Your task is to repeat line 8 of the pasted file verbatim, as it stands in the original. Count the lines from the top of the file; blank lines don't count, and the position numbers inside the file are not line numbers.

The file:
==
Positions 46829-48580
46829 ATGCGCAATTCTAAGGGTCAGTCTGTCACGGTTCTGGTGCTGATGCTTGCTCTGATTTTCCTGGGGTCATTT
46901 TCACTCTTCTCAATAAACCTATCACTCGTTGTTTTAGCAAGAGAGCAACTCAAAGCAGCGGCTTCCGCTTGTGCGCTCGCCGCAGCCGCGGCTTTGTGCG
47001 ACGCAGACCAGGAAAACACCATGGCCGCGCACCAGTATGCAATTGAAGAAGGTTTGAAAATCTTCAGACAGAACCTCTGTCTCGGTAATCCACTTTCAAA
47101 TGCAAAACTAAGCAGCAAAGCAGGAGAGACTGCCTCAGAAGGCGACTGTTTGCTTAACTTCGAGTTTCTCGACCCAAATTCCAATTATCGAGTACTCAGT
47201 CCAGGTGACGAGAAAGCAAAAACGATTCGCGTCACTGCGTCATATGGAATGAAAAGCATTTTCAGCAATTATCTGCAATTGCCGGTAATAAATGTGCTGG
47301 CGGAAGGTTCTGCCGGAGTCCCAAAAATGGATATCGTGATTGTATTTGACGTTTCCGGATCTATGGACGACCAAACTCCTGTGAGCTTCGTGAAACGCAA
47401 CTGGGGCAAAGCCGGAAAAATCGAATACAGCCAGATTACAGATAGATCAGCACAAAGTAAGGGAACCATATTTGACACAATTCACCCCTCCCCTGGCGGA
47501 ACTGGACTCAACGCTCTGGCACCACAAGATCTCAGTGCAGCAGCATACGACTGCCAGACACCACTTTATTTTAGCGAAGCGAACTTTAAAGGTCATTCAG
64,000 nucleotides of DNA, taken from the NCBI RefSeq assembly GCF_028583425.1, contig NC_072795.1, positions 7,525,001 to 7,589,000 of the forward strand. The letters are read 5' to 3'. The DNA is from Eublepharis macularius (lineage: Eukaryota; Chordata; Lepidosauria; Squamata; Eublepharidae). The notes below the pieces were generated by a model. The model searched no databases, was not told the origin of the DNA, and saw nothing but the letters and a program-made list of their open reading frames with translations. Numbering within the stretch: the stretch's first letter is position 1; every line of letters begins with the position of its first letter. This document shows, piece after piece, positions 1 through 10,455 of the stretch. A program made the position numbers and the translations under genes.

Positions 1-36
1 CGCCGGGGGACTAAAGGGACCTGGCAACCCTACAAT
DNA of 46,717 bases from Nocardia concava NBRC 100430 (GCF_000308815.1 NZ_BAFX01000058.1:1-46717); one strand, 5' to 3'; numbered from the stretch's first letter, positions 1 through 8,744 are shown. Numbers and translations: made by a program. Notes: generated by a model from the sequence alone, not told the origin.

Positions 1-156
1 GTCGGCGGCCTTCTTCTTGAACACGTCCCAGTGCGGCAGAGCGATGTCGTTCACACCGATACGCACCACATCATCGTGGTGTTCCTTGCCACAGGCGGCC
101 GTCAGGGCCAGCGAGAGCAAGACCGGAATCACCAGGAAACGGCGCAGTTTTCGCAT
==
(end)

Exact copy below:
47401 CTGGGGCAAAGCCGGAAAAATCGAATACAGCCAGATTACAGATAGATCAGCACAAAGTAAGGGAACCATATTTGACACAATTCACCCCTCCCCTGGCGGA